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All You Need to Know About the Centre’s New Proposal to Protect Our Medical History

This National Patient Safety Implementation Framework will protect the medical data of information on all levels including data sought for administering an injection, medication, blood tests, medical device, bio-waste management or infection tests.

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In a move to protect a patient’s personal and medical history, the Centre has proposed a new law which will make sensitive health information inaccessible in the public domain.

This National Patient Safety Implementation Framework will protect the medical data of information on all levels including data sought for administering an injection, medication, blood tests, medical device, bio-waste management or infection tests.

medical history- special law
Representational Image. Source: Wikimedia Commons

The idea is to avoid unsafe clinical practices and tackle loopholes in inadequate systems and processes.

Here’s all you need to know about this special law:

  • While conducting procedures related to blood, the Ministry is strictly incorporating pharmacovigilance.
  • Ensuring safety of healthcare workers, Standard Operational Procedure (SOP) related to surveillance of adverse blood reactions, disposal of discarded blood and consumables have to be developed or revised. The disposal procedure has to abide by the Biomedical Waste (BMW) rules.
  • All medical devices other than syringes and plastic waste will come under the BMW rules, to ensure medical device safety.
  • The draft proposes that biomedical engineers have to be involved in the continuous maintenance of medical equipment, right from installation till the equipment is used. These Biomedical Engineers come under the full-time employee payroll, as most of the deaths in coronary care unit (CCU) occur due to machine failure which can be avoided if the machines are under strict surveillance, reported the New Indian Express.
  • The draft highlights that all patient safety processes need to be communicated to patients and caregivers prior, during and after medical procedures or treatment.
  • An online grievance system and toll-free helplines have to be set up to address feedback and issues.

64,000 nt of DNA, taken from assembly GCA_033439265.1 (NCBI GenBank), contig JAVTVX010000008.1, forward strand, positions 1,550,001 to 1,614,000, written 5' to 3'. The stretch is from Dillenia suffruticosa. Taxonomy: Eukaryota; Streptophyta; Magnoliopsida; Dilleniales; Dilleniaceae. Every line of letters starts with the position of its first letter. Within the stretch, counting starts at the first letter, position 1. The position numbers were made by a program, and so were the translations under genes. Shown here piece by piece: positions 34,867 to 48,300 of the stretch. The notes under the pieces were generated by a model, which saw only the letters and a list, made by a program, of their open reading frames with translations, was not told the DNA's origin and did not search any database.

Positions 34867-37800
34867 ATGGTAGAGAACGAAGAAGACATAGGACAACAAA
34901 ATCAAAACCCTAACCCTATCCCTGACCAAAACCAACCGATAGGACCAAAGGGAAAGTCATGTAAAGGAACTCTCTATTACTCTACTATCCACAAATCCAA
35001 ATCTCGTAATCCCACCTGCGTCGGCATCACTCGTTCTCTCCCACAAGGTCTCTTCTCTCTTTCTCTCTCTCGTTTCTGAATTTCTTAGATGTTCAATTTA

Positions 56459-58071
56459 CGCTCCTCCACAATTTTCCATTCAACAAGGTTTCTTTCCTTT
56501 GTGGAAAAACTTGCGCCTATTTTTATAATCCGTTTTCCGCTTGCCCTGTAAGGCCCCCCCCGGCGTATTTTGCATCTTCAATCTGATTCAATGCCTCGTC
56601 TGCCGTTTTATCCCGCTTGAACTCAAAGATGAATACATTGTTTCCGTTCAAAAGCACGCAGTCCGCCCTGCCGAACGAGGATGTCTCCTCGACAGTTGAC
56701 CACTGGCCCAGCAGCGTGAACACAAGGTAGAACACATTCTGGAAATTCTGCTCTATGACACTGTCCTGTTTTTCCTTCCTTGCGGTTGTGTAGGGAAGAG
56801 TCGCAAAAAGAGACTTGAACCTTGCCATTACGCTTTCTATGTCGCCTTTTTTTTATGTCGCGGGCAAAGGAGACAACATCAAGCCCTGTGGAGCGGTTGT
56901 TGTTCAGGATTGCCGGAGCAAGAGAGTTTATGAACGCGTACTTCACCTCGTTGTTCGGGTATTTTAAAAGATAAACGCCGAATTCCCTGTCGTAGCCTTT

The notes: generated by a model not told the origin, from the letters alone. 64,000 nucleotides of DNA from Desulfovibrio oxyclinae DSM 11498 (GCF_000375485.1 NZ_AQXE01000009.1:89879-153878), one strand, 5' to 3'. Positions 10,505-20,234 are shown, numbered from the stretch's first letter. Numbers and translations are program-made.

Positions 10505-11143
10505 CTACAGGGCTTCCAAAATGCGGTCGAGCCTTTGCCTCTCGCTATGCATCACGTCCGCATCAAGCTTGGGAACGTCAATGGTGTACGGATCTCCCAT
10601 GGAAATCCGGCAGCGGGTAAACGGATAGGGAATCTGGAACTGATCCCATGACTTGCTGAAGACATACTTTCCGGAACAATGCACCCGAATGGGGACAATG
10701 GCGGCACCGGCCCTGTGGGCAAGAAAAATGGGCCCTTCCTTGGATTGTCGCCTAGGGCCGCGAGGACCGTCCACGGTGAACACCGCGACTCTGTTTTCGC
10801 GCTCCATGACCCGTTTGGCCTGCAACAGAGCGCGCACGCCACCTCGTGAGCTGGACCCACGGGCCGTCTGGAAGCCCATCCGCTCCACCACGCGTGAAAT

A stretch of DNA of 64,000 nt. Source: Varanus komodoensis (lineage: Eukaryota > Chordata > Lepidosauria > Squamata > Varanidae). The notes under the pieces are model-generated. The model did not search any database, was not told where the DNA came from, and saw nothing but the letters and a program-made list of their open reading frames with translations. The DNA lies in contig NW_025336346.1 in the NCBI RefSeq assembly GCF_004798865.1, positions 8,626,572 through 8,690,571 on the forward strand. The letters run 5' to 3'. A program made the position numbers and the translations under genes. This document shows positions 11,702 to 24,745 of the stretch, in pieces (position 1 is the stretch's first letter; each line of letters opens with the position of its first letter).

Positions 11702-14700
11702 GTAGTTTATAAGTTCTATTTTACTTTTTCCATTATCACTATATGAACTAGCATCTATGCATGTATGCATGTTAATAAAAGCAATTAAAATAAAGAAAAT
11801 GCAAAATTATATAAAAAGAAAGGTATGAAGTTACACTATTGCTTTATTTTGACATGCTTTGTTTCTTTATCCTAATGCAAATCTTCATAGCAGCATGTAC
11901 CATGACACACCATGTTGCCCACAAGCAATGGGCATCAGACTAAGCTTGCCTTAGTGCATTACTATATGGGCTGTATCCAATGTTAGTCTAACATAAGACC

• The draft also proposes establishing patient groups to ensure involvement and transparency in making and executing new policies.

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  • It has also suggested that a Patient Safety incident surveillance system be established to facilitate an inbuilt system for reporting and learning from unfortunate incidents at all national and subnational healthcare facilities.
  • To better the performance of health-care experts and personnel, and ensure delivery safety, the proposal calls for revision of licensing/certification and recertification standards. It is also planning to dedicate a specific number of credit hours on patient safety to healthcare staff.
  • It aims to establish special committees for the Infection Prevention and Control programme (IPC) at institutional levels and improve Hospital Infection Control Committees.
  • To ensure the effectiveness of IPC programmes at national and institutional levels, it suggests incorporation of sufficient funds for implementation.
  • To ensure safe surgical care, rules call for healthcare facilities to adopt a uniform surgical safety checklist during elective and emergency surgeries at first referral units (FRU).
  • Appropriate anaesthetic and sterilisation practices have to be adopted at the National Trauma Care and National Burns Programme.
  • To familiarise future caregivers and healthcare personnel, it is asking the MBBS course to incorporate injection safety module.

Some of the other recommendations:

  • Vaccinate all healthcare providers against Hepatitis B in addition and waste handlers with tetanus.
  • Establish hospital performance monitoring and ranking system incorporating patient safety indicators/standards.
  • Develop Standard Operating Procedures for disposal of discarded/expired drugs as per standard guidelines.

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